Twitter is often a platform for speculation. Now, it's the subject of it.
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During the last two weeks, there have been a number of reports that a handful of tech and media companies may be preparing to make bids to take over the company.
The party being mentioned as the most likely potential buyer is the San Francisco-based cloud computing company, Salesforce. Other names that have been thrown around in reports citing anonymous sources include Google, The Walt Disney Company and Apple. (The Walt Disney Company is the parent company of ABC News.)
Some reports have suggested that Google, Disney and Apple aren’t likely to bid. Twitter did not respond to requests by ABC News for comment, and the company has remained silent on the topic since reports of possible bids first surfaced on Sept. 23. Disney, Google and Apple did not respond to ABC News' request for comment.
Amid the speculation, one question that we can get an answer to is why anyone would want to buy Twitter when growth at the bird-themed social network has been tepid at best.
In fact, in one recent quarter, the number of monthly active users dipped. Revenues have also struggled, dipping a whopping 16 percent from the fourth quarter of 2015 to the first quarter of this year. Its year-over-year revenue has grown, albeit at a slower pace than before.
It’s a struggling company that has had trouble growing, even as its competitors have expanded.
So, why would anyone want to buy it? The answer is all about how Twitter's data and user base could aid the acquiring company’s existing business.
Twitter “offers an enormous amount of data about what people are looking at, talking about. It’s a tremendous way to discover trends as they're happening. There’s just a staggering amount of information that can be gleaned from Twitter posts,” Bob O’Donnell, chief analyst at California-based technology market research firm Technalysis, told ABC News.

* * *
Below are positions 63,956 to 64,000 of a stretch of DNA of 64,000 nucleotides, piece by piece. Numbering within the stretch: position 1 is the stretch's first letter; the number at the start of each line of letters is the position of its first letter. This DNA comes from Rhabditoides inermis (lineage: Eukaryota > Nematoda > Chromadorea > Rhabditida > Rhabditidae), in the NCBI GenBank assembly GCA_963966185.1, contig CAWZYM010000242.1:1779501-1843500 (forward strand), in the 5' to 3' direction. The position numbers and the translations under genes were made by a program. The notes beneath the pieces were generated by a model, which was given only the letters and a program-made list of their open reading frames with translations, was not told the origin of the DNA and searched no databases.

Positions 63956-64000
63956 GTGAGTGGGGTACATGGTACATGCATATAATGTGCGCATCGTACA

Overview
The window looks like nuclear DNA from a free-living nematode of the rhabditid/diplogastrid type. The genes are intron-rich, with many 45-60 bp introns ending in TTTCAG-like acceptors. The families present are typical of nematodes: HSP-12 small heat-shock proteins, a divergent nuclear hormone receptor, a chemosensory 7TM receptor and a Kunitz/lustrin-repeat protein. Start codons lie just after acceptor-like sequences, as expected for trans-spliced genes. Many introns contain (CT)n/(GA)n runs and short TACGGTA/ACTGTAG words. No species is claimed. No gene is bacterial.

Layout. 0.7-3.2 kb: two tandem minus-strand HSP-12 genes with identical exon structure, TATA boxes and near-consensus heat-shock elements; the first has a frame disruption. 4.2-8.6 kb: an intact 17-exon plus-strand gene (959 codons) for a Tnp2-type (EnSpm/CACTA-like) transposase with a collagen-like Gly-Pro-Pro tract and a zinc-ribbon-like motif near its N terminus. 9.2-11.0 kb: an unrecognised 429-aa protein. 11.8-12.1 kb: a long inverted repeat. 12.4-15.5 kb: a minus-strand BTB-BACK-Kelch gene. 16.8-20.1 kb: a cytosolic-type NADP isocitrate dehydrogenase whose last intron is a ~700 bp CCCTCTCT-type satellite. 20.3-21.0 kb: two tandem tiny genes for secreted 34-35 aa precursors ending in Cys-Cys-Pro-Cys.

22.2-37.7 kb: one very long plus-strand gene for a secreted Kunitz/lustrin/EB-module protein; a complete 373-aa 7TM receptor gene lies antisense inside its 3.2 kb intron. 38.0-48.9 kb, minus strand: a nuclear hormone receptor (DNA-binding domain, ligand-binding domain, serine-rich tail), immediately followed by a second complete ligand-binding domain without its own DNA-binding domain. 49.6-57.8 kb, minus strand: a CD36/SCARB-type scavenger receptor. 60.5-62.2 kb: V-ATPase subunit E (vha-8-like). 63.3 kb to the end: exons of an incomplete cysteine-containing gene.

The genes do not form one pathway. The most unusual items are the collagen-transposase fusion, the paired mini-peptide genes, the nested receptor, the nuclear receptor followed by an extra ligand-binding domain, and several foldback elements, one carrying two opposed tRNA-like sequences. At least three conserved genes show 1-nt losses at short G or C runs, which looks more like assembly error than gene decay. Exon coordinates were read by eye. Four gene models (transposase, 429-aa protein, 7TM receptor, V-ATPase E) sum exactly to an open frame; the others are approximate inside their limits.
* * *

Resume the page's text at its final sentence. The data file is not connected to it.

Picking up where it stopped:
And that can matter for the companies that may be in the market to buy Twitter.
For Salesforce, whose primary business is customer relationship software, having access to the user data could allow it to boost the software it already sells, James Cordwell, an internet analyst at Atlantic Equities in London, told ABC News.
But for Google, it’s all about advertisements. The search engine giant makes money through advertisements that are targeted at users so that they are relevant to their interests and searches.
“Twitter’s appeal to Google is probably that it offers another location for Google to place its highly targeted ads,” Cordwell said.
And, according to O’Donnell, it would also provide Google new data to target those ads with greater precision.
But the other big rumored bidder probably isn’t looking to develop or enhance software.
For Disney, a major media company, it’s another way to get its content in front of eyeballs, Cordwell noted.
Regardless of the benefit that Twitter would bring to them, any company that buys Twitter has a big challenge in front of it: righting the ship.
“I think it will be somewhat challenging to turn it around and make it profitable,” O’Donnell said of Twitter. “There’s going to have to be a willingness to make some changes that people fear go against what was the heart of what Twitter was about.”
As the social network operates right now, “it’s hard to use, it’s hard to learn, it’s not logical for a lot of people,” he said.
But that challenge might be too steep for some.
Referring to reports that some companies were backing away from making a bid, Cordwell noted that “it seems these interested parties are concluding that the benefits are not sufficient for them to be willing to take on that challenge.”